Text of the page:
Theo Jorgensmann Quartet, |
To Ornette-Hybrid Identity
(Hat Hut, 2002)
German clarinetist Theo Jorgensmann's latest album is a tribute to alto player Ornette Coleman, one of the most influential jazzmen of the last 50 years. Coleman is such an original that tracks from his first release in the late 1950s still sound fresh today. He was one of the first to play outside the bounds of conventional harmony and use constantly churning drum and bass lines that often seem in competition with the front line. Avant garde musicians, especially those interested in free jazz, have incorporated elements of his music into their own. If no one else sounds quite the same it's because about as many people understand his concept of "harmolodics" as understand Ed Witten's latest take on the merger of relativity and quantum theory. Fortunately, you don't have to understand harmolodics to dig Coleman's playing. Unlike many of his partial imitators, he can write catchy melodies and swing with the best.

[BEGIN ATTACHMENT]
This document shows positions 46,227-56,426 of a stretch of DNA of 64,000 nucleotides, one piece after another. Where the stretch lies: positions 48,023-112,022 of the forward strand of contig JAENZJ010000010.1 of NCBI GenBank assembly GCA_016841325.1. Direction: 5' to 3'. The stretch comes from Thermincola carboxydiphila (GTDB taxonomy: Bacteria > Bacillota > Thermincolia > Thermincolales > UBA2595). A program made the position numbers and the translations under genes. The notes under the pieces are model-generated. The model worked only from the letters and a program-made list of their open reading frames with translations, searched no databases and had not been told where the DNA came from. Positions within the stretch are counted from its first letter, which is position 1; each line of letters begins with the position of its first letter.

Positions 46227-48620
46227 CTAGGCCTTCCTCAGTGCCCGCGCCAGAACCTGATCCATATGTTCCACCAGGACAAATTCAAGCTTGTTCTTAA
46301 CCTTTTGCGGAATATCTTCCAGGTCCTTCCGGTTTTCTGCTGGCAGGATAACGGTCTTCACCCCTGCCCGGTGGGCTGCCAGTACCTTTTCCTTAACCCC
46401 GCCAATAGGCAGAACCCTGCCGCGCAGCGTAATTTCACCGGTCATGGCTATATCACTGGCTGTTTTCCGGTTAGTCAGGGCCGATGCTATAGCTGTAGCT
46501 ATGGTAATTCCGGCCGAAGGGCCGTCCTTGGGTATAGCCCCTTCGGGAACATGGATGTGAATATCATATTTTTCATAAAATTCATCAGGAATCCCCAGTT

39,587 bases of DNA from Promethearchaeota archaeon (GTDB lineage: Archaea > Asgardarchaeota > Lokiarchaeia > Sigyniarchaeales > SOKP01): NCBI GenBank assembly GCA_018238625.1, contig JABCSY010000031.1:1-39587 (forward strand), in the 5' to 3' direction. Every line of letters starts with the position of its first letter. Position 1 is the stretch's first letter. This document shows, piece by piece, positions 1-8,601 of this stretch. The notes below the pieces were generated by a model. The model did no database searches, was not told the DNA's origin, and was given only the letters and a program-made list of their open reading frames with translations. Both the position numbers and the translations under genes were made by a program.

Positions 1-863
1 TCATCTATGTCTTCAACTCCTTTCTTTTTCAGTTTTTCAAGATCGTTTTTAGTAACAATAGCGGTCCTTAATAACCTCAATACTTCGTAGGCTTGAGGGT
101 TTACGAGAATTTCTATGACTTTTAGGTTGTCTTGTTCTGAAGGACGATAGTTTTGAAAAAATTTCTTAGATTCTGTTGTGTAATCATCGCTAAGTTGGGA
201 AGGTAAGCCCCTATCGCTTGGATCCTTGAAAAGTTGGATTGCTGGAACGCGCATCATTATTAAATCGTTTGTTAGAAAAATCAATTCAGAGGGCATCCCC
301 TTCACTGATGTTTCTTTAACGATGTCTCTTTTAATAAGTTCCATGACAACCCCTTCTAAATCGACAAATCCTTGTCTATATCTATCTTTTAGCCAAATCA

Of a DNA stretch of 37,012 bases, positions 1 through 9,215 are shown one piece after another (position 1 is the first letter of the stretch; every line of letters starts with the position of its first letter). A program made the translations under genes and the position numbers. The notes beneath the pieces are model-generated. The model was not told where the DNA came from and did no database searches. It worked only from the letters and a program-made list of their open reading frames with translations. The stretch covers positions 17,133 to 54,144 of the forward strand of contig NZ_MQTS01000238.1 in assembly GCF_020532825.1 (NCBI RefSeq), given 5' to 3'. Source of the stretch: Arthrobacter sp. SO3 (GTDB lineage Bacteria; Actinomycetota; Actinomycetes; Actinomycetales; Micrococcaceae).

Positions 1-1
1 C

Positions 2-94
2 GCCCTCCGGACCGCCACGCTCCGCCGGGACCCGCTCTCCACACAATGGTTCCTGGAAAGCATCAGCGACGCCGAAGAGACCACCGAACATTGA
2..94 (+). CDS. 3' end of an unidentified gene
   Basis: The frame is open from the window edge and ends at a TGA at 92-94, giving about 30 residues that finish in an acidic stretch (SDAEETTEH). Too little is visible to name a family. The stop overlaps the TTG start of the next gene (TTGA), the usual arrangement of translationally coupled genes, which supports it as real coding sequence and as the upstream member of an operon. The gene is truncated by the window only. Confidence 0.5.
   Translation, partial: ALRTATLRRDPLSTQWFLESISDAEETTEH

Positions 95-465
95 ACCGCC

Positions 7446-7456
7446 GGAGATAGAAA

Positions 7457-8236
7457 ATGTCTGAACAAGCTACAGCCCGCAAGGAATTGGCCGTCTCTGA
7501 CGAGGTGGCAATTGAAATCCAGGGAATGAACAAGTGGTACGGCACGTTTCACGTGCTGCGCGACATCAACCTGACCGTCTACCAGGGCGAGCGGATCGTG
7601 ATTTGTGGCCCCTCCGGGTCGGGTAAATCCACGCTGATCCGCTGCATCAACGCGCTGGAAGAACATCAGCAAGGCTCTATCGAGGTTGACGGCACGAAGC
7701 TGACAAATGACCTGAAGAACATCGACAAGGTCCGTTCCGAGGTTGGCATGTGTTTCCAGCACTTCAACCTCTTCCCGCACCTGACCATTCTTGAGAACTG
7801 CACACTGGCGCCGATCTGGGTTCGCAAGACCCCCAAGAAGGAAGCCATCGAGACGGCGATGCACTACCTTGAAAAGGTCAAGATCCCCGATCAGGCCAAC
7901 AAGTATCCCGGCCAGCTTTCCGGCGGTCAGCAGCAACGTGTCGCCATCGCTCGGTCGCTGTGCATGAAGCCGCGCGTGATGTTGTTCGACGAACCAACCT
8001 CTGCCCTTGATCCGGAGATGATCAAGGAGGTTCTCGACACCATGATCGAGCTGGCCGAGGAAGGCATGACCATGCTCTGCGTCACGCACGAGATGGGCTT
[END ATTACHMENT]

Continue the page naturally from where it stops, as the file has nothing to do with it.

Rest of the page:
Jorgensmann's debt to Coleman is at times apparent, but he isn't trying to imitate him. His influences are many. He has a warm, fluent sound and an improvisational style that runs the gamut from Buddy DeFranco to Don Byron. On first hearing his quartet can sound "difficult." Drummer Klaus Kugel has an aggressive, busy style with lots of off-beat accents. Bassist Christian Ramond is equally assertive, sometimes pushing hard with fast sequences of notes that make a rugged underpinning for the main soloist. Jorgensmann and vibist Christopher Dell often improvise together and blend beautifully in mood, but with a harmonic and rhythmic freedom that will be challenging to many ears. Dell has a particularly quirky sense of harmony that adds odd accents to the clarinetist's often more conventional lines.
The quartet, though far from the mainstream, is one of the easier introductions to free jazz. Clarinet and vibraphone provide more delicate and varied textures than are usual for the style. It's especially a relief not to have to put up with one of those awful, self-indulgent, 20-minute squeak-scream-honk tenor solos. From the mysterious impressionism of Poeme to the far-out sounding "On Safe Roads," the musicians are under control. Jorgensmann isn't after the emotional intensity or rhythmic drive of Ornette Coleman. He demands as much from the head as the heart, but it's definitely worth the effort for those who like free jazz or have been nibbling at its edges.